“I’m not convinced lawmakers are all fully aware of the extent of the problem. So we’re asking that the data that they get every year through DPI through the districts [is] required to be reported out to the legislature, so it doesn’t stay just within DPI or those of us who know about it,” Paul said. “That’s how policy gets made, is education and knowledge. So we think that’s significant even though it’s not a big [fiscal] item.”
WISCAP has focused on the housing crisis during the pandemic, which presented danger for a wave of evictions. Paul said that when the state received CARES Act funding, Gov. Tony Evers dedicated $25 million to rental assistance, which was funneled through the WISCAP network. Over 14,000 households were served in every county.
“That’s [been] all-consuming, all-hands-on-deck for that, both at the local and what we’re doing at the state level in terms of policy and the programs and the coordination and all of that,” Paul said. “It took COVID, but we’re finally getting a really important discussion around the safety net and what people need to be economically stable.”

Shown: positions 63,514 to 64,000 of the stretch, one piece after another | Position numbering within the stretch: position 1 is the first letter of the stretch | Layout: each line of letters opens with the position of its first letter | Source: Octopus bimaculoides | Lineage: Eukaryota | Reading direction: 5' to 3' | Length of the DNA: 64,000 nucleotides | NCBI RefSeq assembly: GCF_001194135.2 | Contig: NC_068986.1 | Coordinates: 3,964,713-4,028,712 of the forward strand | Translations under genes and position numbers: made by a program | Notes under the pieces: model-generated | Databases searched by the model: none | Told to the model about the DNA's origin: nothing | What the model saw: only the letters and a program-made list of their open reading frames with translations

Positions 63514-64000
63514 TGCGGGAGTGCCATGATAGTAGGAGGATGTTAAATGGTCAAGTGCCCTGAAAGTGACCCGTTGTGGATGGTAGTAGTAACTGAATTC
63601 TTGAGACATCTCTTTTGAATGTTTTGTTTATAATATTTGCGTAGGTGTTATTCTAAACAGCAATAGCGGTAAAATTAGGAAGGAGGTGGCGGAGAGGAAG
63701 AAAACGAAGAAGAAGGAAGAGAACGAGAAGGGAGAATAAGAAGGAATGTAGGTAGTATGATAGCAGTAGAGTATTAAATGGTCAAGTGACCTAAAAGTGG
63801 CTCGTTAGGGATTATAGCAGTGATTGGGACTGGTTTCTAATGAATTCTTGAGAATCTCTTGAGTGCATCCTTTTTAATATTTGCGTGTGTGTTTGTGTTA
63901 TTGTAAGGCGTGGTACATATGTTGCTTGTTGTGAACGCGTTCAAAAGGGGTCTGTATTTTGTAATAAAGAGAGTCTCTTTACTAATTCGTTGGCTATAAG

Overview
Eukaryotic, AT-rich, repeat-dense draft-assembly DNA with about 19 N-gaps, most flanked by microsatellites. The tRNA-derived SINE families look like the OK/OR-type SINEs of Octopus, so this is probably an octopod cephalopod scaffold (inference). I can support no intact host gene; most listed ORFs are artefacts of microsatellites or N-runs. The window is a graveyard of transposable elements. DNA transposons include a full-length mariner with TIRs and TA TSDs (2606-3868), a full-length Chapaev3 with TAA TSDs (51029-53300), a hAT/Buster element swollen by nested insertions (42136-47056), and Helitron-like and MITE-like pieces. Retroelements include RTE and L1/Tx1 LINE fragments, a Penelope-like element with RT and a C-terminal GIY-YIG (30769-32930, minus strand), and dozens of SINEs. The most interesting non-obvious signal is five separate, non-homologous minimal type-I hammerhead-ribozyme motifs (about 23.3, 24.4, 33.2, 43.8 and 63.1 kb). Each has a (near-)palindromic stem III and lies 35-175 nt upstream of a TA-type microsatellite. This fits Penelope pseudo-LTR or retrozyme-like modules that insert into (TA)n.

Where do we go from here?
Both Smeeding and Paul discussed the impact of the federal government’s new American Rescue Plan, which includes anti-poverty programs like the child tax credit, which could have a profound impact on reducing child poverty.
Under the new legislation, the child tax credit increased to $3,000 for children ages 6 to 17 and $3,600 for children over 6. The amount is gradually reduced for couples earning above certain income brackets. Eligible families will get payments up to $300 per child per month from July to the end of the 2021, according to NPR.
Smeeding said that in future IRP poverty reports, researchers will be able to estimate the effect of the child tax credit, which should have a “big effect on child poverty in Wisconsin.” The child poverty rate in Wisconsin was 11.1 percent in 2018 compared to about 14.4 percent nationwide.
Paul said he was amazed at the “New Deal style” of the new legislation, and said that WISCAP’s agencies will see a positive impact and be able to “meet the needs of people in their communities.”
“How this happened is wild,” Paul said. “We’re about to see a sea change in how people view the role of government in tough times. I think we’re at a really pivotal moment, and it gives me hope.”
Hope Karnopp is the news manager and dabbles in music reviews at The Daily Cardinal. She previously hosted the Cardinal Call for WORT-FM and edited state news.